If your spouse nods when you listen, then you've arrived.
But if she shakes her head, you might be fooling no one.
Couples often wonder if they can fall out of love. I'm not sure.
I do know that love can die through neglect.
And if you want to grow love, then you will need to work at it. Discovering how your spouse feels loved and then delivering love accordingly is key to long-lasiting relationships.
Couples who have mutual respect for each other have an easier time serving each other and finding the good.
Love those you serve, and serve those you love (and especially serve your spouse when you hate him/her).*
True romance is much more than looks, money, or humor. It's work.
Sacrifice fuels the flames of romance.
Women typically feel loved when affection (without expectation) is shown.
Women are like crockpots--needing time to warm up.
Men are like microwaves, they heat up fast.
Love blooms like a flower with time and attention.
So, are you 'in love' or 'out of love?' Show me your works.
*Ancient teaching, not mine
Posted at 06:15 PM | Permalink
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One of my childhood friends became a Judo Black-belt partly because his Dad wanted to spend more time with him.
His Dad wanted to spend time with him but didn't know how to formally make the time to be with him.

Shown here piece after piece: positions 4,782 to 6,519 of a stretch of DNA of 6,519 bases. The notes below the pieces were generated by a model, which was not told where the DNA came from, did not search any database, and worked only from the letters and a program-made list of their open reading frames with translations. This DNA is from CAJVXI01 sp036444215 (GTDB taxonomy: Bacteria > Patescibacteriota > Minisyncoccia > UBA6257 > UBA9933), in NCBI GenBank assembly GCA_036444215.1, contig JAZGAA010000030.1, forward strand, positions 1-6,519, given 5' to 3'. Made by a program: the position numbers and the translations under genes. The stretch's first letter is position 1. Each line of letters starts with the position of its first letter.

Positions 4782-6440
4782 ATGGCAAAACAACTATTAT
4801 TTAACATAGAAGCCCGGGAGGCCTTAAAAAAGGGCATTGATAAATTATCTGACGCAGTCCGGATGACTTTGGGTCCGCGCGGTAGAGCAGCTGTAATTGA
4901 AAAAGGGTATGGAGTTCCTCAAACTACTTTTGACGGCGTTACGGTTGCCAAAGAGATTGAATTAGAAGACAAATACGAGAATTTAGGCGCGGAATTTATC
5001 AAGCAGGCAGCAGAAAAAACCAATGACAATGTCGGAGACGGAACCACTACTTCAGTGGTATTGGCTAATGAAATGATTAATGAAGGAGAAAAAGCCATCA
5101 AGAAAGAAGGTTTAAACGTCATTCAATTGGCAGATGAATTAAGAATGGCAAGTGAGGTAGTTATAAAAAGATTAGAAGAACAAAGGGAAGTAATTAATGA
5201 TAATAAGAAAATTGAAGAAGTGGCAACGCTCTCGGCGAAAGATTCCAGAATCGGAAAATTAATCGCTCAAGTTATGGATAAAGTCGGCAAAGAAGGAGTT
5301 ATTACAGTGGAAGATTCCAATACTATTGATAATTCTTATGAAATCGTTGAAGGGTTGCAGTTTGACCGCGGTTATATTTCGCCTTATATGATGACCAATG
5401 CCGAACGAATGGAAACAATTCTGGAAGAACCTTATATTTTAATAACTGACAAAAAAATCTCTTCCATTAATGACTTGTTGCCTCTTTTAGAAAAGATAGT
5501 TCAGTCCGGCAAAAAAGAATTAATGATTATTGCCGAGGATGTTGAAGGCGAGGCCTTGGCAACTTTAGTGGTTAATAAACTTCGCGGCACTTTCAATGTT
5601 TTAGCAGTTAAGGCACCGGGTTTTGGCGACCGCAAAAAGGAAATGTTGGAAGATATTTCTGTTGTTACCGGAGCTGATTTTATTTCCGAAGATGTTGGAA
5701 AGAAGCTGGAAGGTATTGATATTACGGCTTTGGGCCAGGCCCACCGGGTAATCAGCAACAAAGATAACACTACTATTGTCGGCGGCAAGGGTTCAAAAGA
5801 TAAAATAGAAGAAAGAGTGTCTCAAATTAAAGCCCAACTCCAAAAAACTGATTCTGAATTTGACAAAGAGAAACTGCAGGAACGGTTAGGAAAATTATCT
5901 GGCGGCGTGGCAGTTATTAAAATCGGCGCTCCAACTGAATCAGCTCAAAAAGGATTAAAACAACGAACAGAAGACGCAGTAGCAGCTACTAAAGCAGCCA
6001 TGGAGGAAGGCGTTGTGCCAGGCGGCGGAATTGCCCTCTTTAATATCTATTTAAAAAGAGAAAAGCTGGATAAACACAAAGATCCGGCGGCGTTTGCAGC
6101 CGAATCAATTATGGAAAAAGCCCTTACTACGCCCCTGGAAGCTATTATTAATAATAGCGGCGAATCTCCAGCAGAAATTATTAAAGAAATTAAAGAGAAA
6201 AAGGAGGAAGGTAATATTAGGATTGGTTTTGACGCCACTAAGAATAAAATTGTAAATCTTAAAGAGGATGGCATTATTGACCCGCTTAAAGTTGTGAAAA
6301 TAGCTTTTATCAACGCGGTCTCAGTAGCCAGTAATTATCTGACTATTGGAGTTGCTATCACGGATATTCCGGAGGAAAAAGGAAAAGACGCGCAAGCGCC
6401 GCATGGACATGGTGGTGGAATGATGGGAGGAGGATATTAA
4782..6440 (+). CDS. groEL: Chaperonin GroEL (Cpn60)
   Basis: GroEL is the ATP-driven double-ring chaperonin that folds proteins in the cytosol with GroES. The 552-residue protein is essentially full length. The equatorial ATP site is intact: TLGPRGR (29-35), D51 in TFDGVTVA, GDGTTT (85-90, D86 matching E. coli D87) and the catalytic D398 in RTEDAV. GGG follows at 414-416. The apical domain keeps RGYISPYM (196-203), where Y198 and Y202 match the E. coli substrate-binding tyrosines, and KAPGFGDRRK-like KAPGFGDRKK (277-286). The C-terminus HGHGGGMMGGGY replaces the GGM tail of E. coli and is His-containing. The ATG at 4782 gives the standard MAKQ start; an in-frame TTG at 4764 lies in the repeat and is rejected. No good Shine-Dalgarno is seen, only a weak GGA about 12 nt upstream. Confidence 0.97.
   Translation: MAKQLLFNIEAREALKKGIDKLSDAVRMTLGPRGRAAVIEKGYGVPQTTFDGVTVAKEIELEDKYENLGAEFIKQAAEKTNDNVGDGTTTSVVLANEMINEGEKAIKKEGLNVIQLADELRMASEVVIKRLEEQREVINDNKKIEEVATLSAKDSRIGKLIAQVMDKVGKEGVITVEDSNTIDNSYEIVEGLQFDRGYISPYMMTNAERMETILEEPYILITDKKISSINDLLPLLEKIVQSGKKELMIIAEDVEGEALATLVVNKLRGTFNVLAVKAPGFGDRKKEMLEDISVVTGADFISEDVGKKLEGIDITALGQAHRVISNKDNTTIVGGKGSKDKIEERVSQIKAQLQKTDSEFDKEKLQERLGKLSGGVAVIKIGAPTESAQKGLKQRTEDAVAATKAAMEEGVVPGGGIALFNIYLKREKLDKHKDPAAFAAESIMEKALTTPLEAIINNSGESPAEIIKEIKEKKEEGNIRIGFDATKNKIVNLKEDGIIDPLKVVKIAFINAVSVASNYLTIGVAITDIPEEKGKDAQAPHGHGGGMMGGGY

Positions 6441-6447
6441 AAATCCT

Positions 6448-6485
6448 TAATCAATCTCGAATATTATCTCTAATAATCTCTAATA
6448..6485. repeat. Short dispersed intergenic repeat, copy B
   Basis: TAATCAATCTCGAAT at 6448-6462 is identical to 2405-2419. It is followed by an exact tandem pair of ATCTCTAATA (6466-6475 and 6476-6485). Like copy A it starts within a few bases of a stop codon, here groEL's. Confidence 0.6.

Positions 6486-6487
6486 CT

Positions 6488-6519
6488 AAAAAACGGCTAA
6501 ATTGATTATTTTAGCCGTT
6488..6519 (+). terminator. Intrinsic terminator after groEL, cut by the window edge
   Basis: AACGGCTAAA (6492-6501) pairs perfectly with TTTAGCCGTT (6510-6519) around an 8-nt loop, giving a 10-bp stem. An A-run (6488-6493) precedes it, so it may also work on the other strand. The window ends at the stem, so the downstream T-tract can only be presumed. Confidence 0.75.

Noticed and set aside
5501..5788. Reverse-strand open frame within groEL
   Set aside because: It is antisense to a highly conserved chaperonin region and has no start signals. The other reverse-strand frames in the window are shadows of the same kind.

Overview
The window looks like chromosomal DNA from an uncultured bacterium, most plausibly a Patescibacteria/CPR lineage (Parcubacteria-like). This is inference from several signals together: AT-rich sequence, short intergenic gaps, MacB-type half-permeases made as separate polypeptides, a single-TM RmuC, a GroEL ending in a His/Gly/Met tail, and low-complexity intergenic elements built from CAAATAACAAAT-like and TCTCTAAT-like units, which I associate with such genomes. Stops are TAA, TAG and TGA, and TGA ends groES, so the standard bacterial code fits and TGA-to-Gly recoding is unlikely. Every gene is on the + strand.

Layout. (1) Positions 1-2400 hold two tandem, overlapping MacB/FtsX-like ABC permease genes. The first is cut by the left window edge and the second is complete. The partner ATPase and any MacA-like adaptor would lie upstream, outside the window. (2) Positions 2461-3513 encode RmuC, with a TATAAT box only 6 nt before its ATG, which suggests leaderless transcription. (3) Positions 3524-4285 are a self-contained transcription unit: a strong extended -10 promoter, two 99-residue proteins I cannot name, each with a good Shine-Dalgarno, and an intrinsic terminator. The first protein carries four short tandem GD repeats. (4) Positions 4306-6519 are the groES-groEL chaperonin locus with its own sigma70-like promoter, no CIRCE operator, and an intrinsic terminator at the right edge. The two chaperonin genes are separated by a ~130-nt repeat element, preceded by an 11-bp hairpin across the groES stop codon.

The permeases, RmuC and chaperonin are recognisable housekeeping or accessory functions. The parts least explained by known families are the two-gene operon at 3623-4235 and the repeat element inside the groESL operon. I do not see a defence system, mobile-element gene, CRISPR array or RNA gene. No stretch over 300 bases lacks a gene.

So he found a martial arts instructor and paid for my friend to take Judo lessons 2-3 times a week for eight years.
My friend not only became a Black-belt, but he found out how much his mother and father cared for him.
His parents invested hours (and much money) every week to be with him and to cheer him on.
What was the pay-off for his parents?
Today the Judo black belt watches his son (and daughter) participate in sports and plays.
And my friend's parents are glad they invested time into their best asset, their son.
Melissa and I love to buck inflation.
We don't assume electricity, food, fuel, water, and clothing costs must rise with time.
We gladly pay one fixed, current cost to lower continuous, future costs.
One trick we employ to lower costs is to upgrade our appliances ( when they die) with energy efficient models.
Case in point: our 14 year old Maytag was new to us in 2008. We paid $200 and over seven years we washed close to 1,000 loads of laundry.
When it recently died (and the repair was too pricy and time consuming), we bought a very efficient newer washer.
Our LG uses 1/6 as much water as our old Maytag and will cut electricity consumption from 180 minutes to 150 per week.